We’re staying in the Delta Quadrant this week, because this tula cheese souffle is too delicious to resist! While we never see this dish on screen, I would not be surprised if it was one of Neelix’s most requested recipes. Neelix offers this dish to Harry Kim before Harry goes off on his first (and brief) captaincy (Voyager: Nightingale) - and Harry, as usual, doesn’t know what he wants. I know if Neelix offered me this dish, I’d definitely accept!
This cheese souffle is very rich and quite luxurious. I know many people are scared of making souffles but once you make a few you will wonder why you didn’t before. They are actually relatively simple to make, provided you are ready to serve them as soon as they come out of the oven. This basic recipe for a cheese souffle can be used to make any flavour of souffle you wish.
Replicate your own
(Makes 6 individual souffles)
(Based on the “Perfect Cheese Souffle” recipe at the bottom of this page)
You will need 6 oven safe ramekins or small dishes to cook the souffles in.
40g / 1.4oz butter, plus extra for greasing
40g / 1.4oz plain flour
300ml / 10oz milk
20g / 0.7oz breadcrumbs or fine-ground polenta, for coating the sides of the ramekins
4 large eggs
100g / 3.5oz cheddar cheese, grated
50g / 1.7oz parmesan, grated
Start by heating the oven to 200°C / 390°F. Put the butter in a medium saucepan and heat until it has melted. Add the flour all at once and cook for a few minutes. Add the milk, and stir until the mixture is smooth and starts to thicken.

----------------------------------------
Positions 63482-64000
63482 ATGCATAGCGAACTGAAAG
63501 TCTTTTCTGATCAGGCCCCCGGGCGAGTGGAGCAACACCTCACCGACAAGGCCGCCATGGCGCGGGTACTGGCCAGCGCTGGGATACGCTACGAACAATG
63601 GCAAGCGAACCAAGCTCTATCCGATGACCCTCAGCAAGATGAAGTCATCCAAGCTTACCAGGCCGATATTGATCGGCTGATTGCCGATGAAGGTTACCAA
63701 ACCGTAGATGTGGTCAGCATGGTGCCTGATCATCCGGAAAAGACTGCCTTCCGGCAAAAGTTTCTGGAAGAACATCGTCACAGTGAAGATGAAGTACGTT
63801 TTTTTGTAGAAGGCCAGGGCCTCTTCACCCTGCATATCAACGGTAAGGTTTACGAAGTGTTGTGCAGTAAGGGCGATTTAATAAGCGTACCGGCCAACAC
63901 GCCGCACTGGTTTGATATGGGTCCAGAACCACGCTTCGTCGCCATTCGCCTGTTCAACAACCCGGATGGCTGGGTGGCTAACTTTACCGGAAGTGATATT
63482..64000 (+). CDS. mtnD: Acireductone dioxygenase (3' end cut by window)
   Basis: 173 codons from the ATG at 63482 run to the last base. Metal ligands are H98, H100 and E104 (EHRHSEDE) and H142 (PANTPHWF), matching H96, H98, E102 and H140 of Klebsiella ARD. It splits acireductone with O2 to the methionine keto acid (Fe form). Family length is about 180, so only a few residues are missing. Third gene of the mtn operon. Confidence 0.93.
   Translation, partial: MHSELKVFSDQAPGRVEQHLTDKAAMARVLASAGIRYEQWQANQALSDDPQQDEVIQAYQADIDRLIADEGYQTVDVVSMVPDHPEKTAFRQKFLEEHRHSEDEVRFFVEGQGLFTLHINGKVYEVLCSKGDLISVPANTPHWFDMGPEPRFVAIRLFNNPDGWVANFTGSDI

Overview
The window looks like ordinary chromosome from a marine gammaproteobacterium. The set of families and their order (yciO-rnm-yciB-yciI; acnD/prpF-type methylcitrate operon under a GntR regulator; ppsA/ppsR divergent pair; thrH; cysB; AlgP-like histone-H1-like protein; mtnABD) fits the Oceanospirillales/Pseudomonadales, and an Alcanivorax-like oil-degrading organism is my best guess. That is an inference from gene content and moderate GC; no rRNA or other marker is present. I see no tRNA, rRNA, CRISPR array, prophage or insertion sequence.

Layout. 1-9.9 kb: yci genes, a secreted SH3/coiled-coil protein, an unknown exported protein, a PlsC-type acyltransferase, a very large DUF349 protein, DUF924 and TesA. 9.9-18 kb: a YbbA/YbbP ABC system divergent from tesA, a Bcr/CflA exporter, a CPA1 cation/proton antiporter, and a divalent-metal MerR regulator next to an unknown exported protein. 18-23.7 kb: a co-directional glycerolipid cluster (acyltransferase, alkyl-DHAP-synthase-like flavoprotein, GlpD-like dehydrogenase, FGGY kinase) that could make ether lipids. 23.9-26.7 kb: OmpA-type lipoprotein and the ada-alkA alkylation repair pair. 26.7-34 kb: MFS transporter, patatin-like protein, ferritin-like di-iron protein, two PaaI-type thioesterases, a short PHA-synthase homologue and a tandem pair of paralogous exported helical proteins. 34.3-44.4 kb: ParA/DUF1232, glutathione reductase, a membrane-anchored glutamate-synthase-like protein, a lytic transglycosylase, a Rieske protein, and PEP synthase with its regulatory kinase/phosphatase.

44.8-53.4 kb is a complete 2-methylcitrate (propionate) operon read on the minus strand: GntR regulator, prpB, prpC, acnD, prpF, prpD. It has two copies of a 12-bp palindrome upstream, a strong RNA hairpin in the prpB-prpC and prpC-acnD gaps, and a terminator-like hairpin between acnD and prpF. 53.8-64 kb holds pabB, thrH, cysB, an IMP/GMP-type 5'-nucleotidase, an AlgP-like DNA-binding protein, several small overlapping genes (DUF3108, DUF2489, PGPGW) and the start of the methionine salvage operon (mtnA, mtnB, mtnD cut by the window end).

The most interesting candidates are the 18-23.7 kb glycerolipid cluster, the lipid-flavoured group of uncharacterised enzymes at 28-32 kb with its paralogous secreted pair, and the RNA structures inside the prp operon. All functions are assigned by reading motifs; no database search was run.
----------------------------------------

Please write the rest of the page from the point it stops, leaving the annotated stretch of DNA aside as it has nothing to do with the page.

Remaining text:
Lower the heat and continue to stir the mixture for about 5 minutes, so that it is thick but still pourable. Remove from the heat so the mixture can cool slightly.
Separate the eggs and put the whites in a bowl suitable for whipping. Into the milk mixture, add half of the cheese and stir until smooth. Add the egg yolks, stirring well in between each one. Then add the rest of the cheese.
Prepare your ramekins: grease the bottom and sides with more butter, then add a small amount of breadcrumbs or polenta to each one and shake/tap the ramekin until the bottom and sides are coated with the breadcrumbs/polenta.
Add a pinch of salt to the egg whites, and then whip until stiff. Add a couple of spoonfuls of egg whites into the milk/cheese mixture to loosen it, then gently fold the rest of the egg whites in with a spatula. It is fine if there are still a few small lumps of egg white in the mixture - it doesn’t have to be perfectly smooth.
Divide the mixture between the ramekins (I find a soup ladle the easiest thing to use for this), filling them between 1/2 and 3/4 full.
Put them on a baking tray and bake in the oven for 12-15 minutes, until risen and golden. Serve immediately.
- You can, of course, substitute the cheese for whichever cheese you like
- And of course you can make additions to the souffle - add some chives, perhaps, or even small pieces of mushroom or other vegetable.
- Don’t be disheartened if your souffles fall. All souffles fall as they cool (which is why many restaurants say there is a 20 minute wait if you order a souffle, so they can prepare it fresh and it is served straight away), but are equally delicious in their fallen state.